But all was not pushing rocks up hills, nor even being chained to them at Naval Air Station Miramar in the 1990′s. There was also, as it turned out, an officer’s club, which had, in the days, weeks and months immediately subsequent to the movie “Top Gun” (which they didn’t even spell it right, it being written as one word, all caps, which anyone could have known just for asking) had become quite the venue for all kinds of predatory beasts attempting to determine exactly what the Other was constructed of, and how long it might last when put to the test.
At least that’s what I was told by others, seizing the moral high ground and satisfying myself for the most part by the staying in my room at the end of the fly day, and the reading of Gideon’s while conscientiously eschewing any pleasures of the flesh that might have offered themselves up, whenever I wasn’t doing charity work at one of the local orphanages. Chiefly on account of my oak-like constitution and iron will. I’d point out that my next-door neighbor was not nearly so abstemious, entertaining guests, sometimes quite tumultuous and cacophonous guests, until all hours of the early morning, which I couldn’t help but hearing, the walls between the rooms being so very thin and what with my ear pressed up against them.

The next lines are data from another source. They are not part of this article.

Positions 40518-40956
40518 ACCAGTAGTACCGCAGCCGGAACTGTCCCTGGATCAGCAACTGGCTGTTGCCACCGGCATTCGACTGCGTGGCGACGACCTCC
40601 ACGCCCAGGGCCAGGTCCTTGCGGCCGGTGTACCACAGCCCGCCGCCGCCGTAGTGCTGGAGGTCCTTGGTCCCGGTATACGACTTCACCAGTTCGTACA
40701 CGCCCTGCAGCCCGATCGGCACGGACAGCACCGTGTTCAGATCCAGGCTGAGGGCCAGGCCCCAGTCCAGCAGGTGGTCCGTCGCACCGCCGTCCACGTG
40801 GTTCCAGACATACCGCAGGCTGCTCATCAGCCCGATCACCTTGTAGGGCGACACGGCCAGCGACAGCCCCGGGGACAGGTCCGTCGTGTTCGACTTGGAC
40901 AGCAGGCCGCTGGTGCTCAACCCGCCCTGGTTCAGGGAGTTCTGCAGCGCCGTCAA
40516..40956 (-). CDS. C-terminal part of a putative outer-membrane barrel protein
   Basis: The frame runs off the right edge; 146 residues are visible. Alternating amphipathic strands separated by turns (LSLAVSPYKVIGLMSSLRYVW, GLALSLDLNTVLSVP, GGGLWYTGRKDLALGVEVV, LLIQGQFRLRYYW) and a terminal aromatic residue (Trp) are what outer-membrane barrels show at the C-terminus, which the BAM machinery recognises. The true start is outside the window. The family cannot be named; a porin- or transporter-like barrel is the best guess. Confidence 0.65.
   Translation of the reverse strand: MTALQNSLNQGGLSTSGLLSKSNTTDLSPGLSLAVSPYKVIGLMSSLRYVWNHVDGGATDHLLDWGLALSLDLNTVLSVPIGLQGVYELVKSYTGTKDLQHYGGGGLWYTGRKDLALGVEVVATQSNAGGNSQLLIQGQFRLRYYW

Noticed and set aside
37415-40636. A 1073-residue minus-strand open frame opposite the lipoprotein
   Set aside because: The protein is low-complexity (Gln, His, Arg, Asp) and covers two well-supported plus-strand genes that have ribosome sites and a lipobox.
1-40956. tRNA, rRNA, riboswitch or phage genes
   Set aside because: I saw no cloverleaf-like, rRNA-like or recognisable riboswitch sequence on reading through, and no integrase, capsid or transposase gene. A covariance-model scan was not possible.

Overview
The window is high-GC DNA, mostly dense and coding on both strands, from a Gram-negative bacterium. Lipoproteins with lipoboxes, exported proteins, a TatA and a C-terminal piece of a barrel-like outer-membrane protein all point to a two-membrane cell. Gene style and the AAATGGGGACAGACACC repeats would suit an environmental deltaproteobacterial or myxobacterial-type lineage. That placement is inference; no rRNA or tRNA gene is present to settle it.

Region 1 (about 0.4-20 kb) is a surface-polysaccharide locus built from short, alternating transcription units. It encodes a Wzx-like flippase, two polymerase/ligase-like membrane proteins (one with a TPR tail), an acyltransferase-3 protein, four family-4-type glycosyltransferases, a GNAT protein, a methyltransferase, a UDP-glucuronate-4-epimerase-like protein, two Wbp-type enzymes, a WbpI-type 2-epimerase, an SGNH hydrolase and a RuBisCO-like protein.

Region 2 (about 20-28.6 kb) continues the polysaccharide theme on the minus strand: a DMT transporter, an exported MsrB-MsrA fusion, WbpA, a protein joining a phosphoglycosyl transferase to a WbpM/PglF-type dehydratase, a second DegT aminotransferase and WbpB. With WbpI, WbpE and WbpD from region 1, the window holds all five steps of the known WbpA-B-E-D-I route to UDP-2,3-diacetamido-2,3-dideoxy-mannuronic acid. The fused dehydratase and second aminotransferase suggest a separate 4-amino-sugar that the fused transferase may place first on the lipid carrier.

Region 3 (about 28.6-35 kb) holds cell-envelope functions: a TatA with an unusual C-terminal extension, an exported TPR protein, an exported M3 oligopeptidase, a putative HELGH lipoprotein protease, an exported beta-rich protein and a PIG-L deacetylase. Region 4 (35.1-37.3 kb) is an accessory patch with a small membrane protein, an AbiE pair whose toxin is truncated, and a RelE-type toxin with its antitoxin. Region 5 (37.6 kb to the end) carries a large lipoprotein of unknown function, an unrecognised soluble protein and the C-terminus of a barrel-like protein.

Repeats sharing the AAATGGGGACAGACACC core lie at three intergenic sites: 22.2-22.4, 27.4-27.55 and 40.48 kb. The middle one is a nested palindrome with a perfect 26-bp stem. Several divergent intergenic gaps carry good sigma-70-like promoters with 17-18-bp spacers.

Be that as it may, it came to pass one night that your correspondent and his brother found themselves at the club one night partaking of such pleasures as could be had without entirely jeopardizing their actual lives, should they ever go back home, until the wee hours of the morning, notwithstanding the fact that they had an early go the next day. Which couldn’t have been, based on the rules, any earlier than 12 hours after their last taste of an alcoholic beverage. Because that was the rule.
But just as it is always after noon somewhere in the world, so is it also 12 hour or more from take-off time, depending on how you look at it. There were many heroic acts that evening that I will not bore you with, not being central to the tale, which would nevertheless be preserved in song if that sort of thing was still considered fashionable, but anyway.